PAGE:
Sprinkle on some gumbo filé. Serve it over rice.

Wednesday, June 15, 2011

Edward H. Davis Interviews Mary Lou Cheatham, Part 3

Ed: Which recipe from your book (it has so many! My wife and I like several) has gotten the most compliments from readers?
(Answer continued)

Mary: Many cooks don’t want to take the time to prepare fresh collards. Here’s a popular frozen collard recipe, which many health-conscious readers prefer:

Simply Delicious Collards

1½ cups water
2 tablespoons olive oil
5 cups (1 pound) frozen chopped collards
2 tablespoons chopped garlic
¼ cup balsamic vinegar
1 teaspoon basil leaves
2 tablespoons Splenda®
⅛ teaspoon baking soda
Salt substitute to taste
Ground red pepper to taste
Freshly ground black pepper to taste

•In a large heavy pan or Dutch oven, heat ½ cup water with the oil until it is very hot.
•Add the greens and garlic. Cover and cook 5 minutes.
•Add the remaining ingredients and cook until almost all the liquid has evaporated.
Having said all this, I need to add that the first recipe in The Collard Patch is the world’s most famous. For years it was number one on google under the heading “collard greens.” Willie Crawford, famous Soul Food cook and internet marketer allowed me to feature this recipe – Awesome Collard Greens.

Edward H. Davis Interviews Mary Lou Cheatham, Part 2

Ed: Which recipe from your book (it has so many! My wife and I like several) has gotten the most compliments from readers?

Mary: The key word in that question is readers. Here’s the one tasters rave over most. It has a few collards and plenty of other yummy ingredients. This recipe is not traditional.

Crawfish Tortellini Salad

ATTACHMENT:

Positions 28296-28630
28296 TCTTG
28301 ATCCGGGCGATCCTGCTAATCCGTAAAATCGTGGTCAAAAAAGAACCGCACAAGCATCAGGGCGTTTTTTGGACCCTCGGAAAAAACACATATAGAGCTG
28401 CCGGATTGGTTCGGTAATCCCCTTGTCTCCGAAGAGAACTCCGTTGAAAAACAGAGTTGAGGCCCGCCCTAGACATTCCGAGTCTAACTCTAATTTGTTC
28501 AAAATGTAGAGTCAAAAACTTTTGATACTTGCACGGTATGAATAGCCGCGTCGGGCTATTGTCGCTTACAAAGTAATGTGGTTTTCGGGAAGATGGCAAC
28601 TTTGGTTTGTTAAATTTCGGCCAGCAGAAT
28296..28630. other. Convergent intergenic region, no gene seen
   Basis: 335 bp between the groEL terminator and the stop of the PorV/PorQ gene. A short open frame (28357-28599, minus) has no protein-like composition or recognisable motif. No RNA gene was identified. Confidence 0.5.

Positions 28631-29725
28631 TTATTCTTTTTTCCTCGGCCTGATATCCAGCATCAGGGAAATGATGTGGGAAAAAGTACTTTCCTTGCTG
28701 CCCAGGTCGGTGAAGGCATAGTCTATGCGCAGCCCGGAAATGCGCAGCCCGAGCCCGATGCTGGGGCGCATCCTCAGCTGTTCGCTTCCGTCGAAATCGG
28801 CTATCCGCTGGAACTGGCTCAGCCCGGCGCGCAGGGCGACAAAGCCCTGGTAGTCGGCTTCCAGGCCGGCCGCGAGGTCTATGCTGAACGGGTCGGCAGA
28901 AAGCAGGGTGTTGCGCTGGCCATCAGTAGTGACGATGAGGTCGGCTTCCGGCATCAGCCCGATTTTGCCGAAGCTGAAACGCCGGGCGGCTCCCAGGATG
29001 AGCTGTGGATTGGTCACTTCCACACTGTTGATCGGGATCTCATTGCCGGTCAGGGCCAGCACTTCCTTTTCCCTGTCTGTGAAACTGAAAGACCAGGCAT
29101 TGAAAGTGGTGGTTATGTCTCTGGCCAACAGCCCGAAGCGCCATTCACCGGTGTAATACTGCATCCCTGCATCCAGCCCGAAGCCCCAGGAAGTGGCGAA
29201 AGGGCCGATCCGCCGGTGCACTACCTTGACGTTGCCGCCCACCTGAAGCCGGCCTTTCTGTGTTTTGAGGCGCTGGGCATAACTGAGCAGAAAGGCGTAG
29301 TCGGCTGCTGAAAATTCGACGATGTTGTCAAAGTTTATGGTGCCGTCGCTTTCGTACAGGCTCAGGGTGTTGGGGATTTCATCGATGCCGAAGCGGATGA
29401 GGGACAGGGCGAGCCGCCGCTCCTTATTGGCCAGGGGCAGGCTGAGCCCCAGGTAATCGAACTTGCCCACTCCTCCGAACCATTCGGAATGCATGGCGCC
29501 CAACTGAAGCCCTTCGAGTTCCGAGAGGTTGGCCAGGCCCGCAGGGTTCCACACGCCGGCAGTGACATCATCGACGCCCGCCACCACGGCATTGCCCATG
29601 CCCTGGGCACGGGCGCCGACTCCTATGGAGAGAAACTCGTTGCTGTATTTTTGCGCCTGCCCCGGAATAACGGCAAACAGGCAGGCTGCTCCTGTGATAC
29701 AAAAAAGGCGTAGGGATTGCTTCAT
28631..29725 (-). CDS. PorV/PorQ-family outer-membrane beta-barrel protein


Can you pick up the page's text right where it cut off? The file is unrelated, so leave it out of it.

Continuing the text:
½ cup thinly sliced green onions with tops
1 small jar artichoke hearts, drained
1 cup small fresh mushrooms
1 cup large pitted ripe olives
1 cup fresh red bell pepper, sliced
1 cup thinly sliced carrots
12 ounces frozen crawfish tails
1 cup olive oil
1 teaspoon salt-free Cajun seasoning
½ cup red wine vinegar
¼ cup lemon juice
1 tablespoon spicy mustard
1 teaspoon Splenda®
¼ teaspoon crushed red pepper
½ teaspoon freshly ground black pepper
Salt substitute to taste
1 tablespoon minced garlic
1 teaspoon cumin
1 tablespoon fresh parsley, chopped
1 tablespoon fresh basil, chopped
1 cup seedless golden raisins
1 package (14 ounces) cheese tortellini
4 ounces (1/4 cup) feta cheese
4 cups tender baby collard leaves, chopped
4 cups Romaine lettuce, torn into small pieces


•Place the first 6 ingredients in a big bowl
•Place ¾ cup olive oil in the blender. Add the vinegar, lemon juice, mustard and all the remaining powdered seasonings. Blend until it is well mixed. Stir in the parsley and basil.
•Pour the blended dressing over the ingredients in the bowl and marinate them covered at least 2 hours in the refrigerator.